Ethnic Violence in Rift Valley Tears Kenya Apart
By JEFFREY GETTLEMAN
The New York Times
January 27, 2008
A Luo mother and daughter fleeing the fighting in Nakuru waited to be evacuated by the Kenyan Red Cross on Saturday.
NAKURU, Kenya — Nairobi, the capital of Kenya, may seem calm, but anarchy reigns just two hours away.
In Nakuru, furious mobs rule the streets, burning homes, brutalizing people and expelling anyone not in their ethnic group, all with complete impunity.
On Saturday, hundreds of men prowled a section of the city with six-foot iron bars, poisoned swords, clubs, knives and crude circumcision tools. Boys carried gladiator-style shields and women strutted around with sharpened sticks.
The police were nowhere to be found. Even the residents were shocked.
“I’ve never seen anything like this,” said David Macharia, a bus driver.
One month after a deeply flawed election, Kenya is tearing itself apart along ethnic lines, despite intense international pressure on its leaders to compromise and stop the killings.
Nakuru, the biggest town in the beautiful Rift Valley, is the scene of a mass migration now moving in two directions. Luos are headed west, Kikuyus are headed east, and packed buses with mattresses strapped on top pass one another in the road, with the bewildered children of the two ethnic groups staring out the windows at one another.
In the past 10 days, dozens of people have been killed in Molo, Narok, Kipkelion, Kuresoi, and now Nakuru, a tourist gateway which until a few days ago was considered safe.
In many places, Kenya seems to be sliding back toward the chaos that exploded Dec. 30, when election results were announced and the incumbent president, Mwai Kibaki, was declared the winner over Raila Odinga, the top opposition leader, despite widespread evidence of vote rigging.
The tinder was all there, even before the voting started. There were historic grievances over land and deep-seated ethnic tensions, with many ethnic groups resenting the Kikuyus, Mr. Kibaki’s group, because they have been the most prosperous for years.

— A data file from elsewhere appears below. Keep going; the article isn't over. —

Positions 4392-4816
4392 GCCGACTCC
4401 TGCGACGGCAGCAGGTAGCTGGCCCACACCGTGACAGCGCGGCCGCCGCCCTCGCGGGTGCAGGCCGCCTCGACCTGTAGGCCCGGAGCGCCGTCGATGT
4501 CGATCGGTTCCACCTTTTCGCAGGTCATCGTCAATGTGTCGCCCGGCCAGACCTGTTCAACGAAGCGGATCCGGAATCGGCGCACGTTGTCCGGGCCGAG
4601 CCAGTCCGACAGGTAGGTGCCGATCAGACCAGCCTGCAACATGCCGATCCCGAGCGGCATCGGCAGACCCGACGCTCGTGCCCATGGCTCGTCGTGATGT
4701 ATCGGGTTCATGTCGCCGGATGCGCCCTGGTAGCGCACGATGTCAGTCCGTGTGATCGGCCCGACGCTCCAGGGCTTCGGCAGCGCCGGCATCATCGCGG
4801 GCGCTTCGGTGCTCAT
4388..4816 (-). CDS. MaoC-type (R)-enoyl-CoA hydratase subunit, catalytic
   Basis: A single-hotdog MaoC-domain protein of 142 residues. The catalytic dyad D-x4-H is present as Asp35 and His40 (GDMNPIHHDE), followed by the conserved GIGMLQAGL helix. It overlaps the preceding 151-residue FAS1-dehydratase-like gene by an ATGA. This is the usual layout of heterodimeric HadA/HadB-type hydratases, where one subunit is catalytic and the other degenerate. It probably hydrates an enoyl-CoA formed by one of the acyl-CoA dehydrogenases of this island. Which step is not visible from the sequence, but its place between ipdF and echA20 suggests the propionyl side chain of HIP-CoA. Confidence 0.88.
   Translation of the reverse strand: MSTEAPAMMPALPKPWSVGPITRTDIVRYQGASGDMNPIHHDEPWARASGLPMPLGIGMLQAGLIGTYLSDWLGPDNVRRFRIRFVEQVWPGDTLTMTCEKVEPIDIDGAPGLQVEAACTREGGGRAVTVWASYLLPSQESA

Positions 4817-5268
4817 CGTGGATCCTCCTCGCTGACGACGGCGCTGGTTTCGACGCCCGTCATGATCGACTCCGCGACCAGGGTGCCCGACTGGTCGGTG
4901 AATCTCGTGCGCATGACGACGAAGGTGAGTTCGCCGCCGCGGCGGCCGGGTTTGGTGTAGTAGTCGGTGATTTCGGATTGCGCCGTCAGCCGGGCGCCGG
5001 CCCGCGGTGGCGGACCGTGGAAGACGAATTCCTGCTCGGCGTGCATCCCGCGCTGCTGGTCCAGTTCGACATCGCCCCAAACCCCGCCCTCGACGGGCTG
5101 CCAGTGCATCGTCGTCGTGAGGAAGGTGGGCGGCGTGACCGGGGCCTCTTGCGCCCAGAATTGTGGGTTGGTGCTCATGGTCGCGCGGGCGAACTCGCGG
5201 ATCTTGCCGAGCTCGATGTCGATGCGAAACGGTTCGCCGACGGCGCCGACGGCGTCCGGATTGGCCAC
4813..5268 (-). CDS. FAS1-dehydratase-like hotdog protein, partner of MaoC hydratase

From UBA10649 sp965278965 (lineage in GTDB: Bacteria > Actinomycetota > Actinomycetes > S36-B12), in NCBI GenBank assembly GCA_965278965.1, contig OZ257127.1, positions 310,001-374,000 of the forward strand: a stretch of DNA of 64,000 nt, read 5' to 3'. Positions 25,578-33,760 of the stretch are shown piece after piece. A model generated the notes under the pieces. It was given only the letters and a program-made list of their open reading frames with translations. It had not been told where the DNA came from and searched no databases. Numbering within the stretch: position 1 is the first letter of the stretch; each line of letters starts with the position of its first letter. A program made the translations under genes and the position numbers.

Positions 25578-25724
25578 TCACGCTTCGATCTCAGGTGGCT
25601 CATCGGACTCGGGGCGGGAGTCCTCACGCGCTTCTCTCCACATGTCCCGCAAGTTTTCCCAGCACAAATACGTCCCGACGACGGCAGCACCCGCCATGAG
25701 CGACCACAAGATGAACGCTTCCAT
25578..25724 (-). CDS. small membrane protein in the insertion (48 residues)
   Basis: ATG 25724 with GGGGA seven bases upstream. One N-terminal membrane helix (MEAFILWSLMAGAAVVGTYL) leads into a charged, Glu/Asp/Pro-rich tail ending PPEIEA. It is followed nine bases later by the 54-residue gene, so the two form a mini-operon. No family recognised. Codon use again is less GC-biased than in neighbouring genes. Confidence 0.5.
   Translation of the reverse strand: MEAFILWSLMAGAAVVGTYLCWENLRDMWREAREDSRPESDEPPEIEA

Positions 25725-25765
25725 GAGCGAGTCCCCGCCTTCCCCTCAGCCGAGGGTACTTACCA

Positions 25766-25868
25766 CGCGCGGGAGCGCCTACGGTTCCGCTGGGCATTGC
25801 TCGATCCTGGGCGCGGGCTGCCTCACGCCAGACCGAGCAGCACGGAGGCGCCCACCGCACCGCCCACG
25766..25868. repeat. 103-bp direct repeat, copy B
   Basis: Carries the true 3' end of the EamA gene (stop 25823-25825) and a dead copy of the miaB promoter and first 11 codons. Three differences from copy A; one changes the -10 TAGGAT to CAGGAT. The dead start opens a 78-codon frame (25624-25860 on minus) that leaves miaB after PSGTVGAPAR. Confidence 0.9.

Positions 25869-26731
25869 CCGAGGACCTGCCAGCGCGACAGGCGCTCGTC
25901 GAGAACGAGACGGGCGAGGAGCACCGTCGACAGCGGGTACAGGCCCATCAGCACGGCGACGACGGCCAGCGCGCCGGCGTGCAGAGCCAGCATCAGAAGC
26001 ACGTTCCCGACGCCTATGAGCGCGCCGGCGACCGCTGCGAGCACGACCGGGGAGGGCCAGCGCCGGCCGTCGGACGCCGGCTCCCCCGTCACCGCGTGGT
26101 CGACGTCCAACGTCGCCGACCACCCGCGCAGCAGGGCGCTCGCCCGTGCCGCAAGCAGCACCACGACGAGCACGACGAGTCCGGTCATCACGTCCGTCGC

A Kikuyu-owned store in Nakuru was set on fire by Luos, after Kikuyus had burned down Luo homes and businesses.
The disputed election essentially served as the spark, and opposition supporters across Kenya vented their rage over many issues toward the Kikuyus and other ethnic groups thought to have supported Mr. Kibaki.
In the Rift Valley, local elders organized young men to raid Kikuyu areas and kill people in a bid to drive the Kikuyus off their land. It worked, for the most part, and over the past month, tens of thousands of Kikuyus have fled.
More than 650 people, many of them Kikuyus, have been killed. Many of the attackers are widely believed to be members of the Luo and Kalenjin ethnic groups.
What is happening now in Nakuru seems to be revenge. The city is surrounded by spectacular scenery, with Lake Nakuru and its millions of flamingos drawing throngs of tourists each year. The city has a mixed population, like much of Kenya, split among several ethnic groups including Kikuyus, Luos, Luhyas and Kalenjins.
On Thursday night, witnesses and participants said, bands of Kikuyu men stormed into the streets with machetes and homemade weapons and began attacking Luos and Kalenjins.